Scottish resident here. Got a letter from the NHS, with date, time slot and where to go to get first shot last month. Held in local university car park, 2 minutes drive away. Show up, someone checked I had the letter, move to main vaccination area, was asked which shoulder I wanted to get the jab in, said left one, as I’m right handed. Got the shot, waited 15 minutes to see if any side effects, then went home. 25 minutes in total, including travel. Left arm was very sore next day, and felt like I was brewing something, which all passed day after.
    Only vaccine on offer at this location was the Oxford/ Astra Zeneca one, this meant when it was my wife’s turn, she had to travel further to a Hospital which had the vaccine suitable for breastfeeding mothers, which took about an hour there and back. God Bless the NHS

    1. wilroncanada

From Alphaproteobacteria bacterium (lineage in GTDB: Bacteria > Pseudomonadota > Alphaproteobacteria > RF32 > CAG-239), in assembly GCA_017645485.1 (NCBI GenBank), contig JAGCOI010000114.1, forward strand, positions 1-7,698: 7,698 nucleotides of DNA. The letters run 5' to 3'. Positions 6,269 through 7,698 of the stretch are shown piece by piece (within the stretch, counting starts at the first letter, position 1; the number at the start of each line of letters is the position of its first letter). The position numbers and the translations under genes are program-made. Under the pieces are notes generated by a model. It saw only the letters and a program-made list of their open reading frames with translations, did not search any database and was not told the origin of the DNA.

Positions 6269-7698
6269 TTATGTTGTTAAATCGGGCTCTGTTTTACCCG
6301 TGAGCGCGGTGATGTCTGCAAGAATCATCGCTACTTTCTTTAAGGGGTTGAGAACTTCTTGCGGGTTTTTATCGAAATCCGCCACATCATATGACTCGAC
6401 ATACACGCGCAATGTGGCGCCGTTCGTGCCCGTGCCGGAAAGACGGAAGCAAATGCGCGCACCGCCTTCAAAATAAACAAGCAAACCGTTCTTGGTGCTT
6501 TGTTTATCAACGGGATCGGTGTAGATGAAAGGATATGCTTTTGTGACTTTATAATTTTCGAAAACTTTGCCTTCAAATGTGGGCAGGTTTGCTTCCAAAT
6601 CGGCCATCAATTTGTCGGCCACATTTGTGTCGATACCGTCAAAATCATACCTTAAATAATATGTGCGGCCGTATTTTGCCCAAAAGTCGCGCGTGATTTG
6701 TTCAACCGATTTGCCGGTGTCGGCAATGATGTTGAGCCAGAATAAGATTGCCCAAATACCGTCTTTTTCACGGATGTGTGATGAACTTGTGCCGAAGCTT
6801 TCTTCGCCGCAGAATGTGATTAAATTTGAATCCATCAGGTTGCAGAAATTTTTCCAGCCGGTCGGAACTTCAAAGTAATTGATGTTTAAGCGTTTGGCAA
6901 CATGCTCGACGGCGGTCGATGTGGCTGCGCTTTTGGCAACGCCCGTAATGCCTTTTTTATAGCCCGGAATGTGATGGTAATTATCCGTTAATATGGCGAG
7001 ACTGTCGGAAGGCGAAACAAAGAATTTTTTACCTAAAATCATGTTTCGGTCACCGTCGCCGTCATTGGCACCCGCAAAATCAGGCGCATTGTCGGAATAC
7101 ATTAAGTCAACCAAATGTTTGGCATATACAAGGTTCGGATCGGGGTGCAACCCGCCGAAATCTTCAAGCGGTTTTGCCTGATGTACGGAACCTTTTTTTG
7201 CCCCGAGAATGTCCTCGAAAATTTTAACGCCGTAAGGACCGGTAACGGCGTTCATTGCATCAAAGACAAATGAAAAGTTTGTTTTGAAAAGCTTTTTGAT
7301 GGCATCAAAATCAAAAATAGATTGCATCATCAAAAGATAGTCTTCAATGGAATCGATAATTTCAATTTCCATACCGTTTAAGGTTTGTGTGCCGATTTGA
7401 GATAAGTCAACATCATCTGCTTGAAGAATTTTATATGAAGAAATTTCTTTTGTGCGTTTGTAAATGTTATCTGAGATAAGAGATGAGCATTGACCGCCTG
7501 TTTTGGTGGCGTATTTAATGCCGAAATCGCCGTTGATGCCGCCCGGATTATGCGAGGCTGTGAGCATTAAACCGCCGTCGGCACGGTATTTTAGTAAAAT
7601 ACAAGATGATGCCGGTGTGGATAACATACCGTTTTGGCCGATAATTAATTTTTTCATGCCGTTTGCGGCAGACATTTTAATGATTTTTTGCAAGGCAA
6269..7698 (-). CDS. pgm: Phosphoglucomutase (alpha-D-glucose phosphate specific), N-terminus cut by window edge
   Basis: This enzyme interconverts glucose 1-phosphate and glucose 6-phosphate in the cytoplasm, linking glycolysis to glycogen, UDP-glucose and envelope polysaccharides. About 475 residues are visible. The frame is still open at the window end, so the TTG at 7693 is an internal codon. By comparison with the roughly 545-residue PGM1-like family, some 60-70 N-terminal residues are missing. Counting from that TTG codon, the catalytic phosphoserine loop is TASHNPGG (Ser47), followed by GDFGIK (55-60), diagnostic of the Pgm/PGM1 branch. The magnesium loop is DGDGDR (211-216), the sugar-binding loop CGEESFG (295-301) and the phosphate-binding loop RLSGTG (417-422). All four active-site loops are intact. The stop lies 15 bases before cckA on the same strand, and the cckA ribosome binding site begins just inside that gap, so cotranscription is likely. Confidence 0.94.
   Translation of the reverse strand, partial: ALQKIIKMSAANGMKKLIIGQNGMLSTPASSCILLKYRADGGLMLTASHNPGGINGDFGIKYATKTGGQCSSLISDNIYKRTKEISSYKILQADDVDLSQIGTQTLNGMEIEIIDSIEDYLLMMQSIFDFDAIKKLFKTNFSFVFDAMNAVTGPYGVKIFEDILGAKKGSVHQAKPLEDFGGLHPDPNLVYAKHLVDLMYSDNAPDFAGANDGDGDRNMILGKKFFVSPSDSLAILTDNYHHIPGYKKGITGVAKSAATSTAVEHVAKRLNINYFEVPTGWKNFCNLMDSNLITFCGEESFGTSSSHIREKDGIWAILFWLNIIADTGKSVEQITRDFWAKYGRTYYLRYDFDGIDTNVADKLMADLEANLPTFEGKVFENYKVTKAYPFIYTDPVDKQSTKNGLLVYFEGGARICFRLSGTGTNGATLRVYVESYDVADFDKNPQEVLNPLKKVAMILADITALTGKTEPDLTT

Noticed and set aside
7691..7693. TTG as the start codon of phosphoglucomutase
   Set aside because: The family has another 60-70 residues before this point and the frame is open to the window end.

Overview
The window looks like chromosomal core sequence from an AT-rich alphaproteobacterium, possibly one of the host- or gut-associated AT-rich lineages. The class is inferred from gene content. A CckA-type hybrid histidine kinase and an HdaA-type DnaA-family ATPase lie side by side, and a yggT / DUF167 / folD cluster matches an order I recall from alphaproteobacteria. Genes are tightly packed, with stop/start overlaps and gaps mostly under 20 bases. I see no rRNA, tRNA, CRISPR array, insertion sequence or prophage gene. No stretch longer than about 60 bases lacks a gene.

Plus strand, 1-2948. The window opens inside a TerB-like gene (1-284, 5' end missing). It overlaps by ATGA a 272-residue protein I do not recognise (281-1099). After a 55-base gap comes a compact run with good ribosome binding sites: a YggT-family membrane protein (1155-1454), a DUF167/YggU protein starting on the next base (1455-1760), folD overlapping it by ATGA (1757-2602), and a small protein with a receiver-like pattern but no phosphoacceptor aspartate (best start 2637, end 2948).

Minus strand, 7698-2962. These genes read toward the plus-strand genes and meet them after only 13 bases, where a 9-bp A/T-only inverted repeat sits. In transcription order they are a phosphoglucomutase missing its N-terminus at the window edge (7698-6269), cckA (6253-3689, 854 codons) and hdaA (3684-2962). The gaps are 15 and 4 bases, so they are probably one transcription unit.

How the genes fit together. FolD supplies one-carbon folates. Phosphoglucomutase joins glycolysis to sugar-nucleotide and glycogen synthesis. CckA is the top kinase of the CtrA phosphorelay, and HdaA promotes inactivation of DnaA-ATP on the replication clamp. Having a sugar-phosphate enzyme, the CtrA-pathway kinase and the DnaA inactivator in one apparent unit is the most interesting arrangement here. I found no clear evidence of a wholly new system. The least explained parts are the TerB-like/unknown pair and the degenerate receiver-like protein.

When I was asked what arm, I replied to the student nurse administering the shot, “have you heard of ambidextrous?” She replied yes, of course. So I said, “It doesn’t matter which arm, because I’m ambisinistrous, equally inept with either hand.”

  6. vlade

    Here in the CZ, it was chaotic to start with in Jan. Very chaotic. A website + SMS registration when the first cohort was 80+ and requiring to travel to a vaccination site (=almost always a relative needed)? Shambles.

    But it got gradualy sorted, and when I was getting my jab (Pfizer. Went to a centre that was running Pfizer + a few Moderna, didn’t get a choice) two weeks ago, the process worked extremely smoothly. Registration very easy and I had an appointment on the day I wanted (and could have had an appointment literally the next day, did I wish so, but I wanted Friday) time I wanted no problem.